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January 10, 2020 | Abrupt Swings in Weather from Cold to Heat

Martin Armstrong

Martin Arthur Armstrong is the former chairman of Princeton Economics International Ltd. He is best known for his economic predictions based on the Economic Confidence Model, which he developed.

QUESTION: Does your computer show that the major trend is down toward cooling and in the process were are getting these wild swings from new record colds to one-day wonders of hot?

Thank you

‘DK

ANSWER: Yes, the broader trend is cooling thanks to the solar minimum. But there are also wild swings from new record lows to a single day of record high temperatures. This is similar to what was taking place during the 1930s. There was the dust bowl with drought and heat in the summer, and the winters were still the coldest on record which we have not yet reached on a sustained basis. It is just nonsense to claim that the violent swings from cold to heat are caused by us driving cars around when that pattern has taken place throughout history.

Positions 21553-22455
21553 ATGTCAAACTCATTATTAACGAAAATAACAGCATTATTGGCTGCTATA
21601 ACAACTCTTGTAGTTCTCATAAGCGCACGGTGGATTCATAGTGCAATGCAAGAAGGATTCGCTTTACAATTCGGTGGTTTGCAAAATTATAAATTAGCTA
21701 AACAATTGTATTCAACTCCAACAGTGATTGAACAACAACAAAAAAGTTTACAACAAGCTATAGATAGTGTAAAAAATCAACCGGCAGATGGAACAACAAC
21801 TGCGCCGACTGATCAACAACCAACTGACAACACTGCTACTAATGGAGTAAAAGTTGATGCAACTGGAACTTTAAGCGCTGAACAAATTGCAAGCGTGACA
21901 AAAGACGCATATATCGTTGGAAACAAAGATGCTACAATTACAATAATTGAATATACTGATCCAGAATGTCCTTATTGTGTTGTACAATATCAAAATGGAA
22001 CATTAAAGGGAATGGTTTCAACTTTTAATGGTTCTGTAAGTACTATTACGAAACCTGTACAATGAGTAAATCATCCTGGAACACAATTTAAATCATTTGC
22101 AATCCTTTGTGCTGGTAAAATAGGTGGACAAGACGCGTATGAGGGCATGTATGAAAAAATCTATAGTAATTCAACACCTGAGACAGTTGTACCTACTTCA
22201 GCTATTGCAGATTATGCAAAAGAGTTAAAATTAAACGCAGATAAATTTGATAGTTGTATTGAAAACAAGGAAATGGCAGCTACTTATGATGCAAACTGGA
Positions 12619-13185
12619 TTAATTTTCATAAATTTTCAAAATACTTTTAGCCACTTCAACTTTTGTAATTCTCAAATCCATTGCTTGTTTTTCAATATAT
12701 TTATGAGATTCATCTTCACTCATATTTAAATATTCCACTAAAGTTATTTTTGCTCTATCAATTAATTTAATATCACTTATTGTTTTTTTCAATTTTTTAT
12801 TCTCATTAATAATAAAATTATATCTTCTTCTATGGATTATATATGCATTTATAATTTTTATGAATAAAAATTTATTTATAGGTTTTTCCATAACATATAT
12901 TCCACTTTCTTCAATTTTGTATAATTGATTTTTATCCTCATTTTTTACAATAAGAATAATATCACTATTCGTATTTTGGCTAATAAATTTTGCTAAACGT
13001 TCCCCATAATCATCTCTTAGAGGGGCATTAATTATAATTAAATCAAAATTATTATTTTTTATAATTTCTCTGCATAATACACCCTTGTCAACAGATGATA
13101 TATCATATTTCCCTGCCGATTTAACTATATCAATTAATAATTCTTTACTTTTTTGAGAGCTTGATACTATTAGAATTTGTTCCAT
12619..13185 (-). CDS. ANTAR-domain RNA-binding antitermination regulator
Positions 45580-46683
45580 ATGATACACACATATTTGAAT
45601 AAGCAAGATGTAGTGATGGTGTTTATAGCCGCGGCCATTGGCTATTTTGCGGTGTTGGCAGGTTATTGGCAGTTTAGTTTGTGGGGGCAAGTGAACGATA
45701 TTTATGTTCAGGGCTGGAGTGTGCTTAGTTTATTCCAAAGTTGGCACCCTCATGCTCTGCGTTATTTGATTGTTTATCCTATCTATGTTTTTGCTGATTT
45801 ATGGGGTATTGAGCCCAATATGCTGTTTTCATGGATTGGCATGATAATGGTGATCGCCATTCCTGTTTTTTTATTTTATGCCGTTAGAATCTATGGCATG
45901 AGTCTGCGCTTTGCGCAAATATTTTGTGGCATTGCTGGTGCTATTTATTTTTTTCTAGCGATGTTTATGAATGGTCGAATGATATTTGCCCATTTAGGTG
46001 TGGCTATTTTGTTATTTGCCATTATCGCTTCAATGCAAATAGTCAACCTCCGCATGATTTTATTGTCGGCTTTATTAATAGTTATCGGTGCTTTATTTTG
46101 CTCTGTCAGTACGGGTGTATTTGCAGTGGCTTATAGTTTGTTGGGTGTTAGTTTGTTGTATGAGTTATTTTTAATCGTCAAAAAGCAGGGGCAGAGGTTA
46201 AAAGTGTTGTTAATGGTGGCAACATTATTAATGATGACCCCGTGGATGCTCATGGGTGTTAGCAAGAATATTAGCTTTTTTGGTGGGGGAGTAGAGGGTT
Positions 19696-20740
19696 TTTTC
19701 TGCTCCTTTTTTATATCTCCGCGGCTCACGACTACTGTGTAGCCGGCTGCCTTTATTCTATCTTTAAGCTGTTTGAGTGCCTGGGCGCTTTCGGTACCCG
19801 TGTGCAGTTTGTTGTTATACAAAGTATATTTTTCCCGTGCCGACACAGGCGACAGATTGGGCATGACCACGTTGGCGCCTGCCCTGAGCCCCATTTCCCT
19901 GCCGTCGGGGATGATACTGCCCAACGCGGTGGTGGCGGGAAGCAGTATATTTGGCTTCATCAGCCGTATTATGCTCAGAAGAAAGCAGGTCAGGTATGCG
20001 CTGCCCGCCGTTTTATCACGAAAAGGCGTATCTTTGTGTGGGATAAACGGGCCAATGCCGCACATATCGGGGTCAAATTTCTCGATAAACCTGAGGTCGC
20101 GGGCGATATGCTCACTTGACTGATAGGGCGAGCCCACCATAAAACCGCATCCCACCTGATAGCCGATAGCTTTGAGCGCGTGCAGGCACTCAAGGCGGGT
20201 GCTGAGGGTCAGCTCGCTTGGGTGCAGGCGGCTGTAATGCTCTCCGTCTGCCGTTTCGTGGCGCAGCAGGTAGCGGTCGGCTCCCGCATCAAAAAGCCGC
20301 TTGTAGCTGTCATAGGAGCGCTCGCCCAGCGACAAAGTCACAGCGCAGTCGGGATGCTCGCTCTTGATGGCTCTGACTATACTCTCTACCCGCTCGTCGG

Storms are also not an indication of CO2 levels as they are claiming. There was the famous Spanish Treasure Ship fleet where all 11 ships were sunk in the Hurricane of 1715. The list of the worst storms from the 19th century forward is 1804, 1806, 1821, 1900, 1903, 1938, 1944, 1955, 1960, 1999, 2011, and 2012. The worst hurricane was 1900 insofar if the measurement is the number of people dead which reached 12,000 in Galveston, Texas.

1938 Hiricane New England

The 1938 New England Hurricane pictured here was far worse than anything we have seen in my lifetime. Computer models rooted in cyclical analysis with a long database simply reveal that there is really nothing new in weather that we have not seen before.

The bottom line is rather clear. The broader trend is moving colder. That does not mean that there will be days where the temperature will swing abruptly to a record high. We are looking at sustained trends, not a single day that makes a record low or high. It is sustained trends, not just the volatility.

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January 10th, 2020

Posted In: Armstrong Economics

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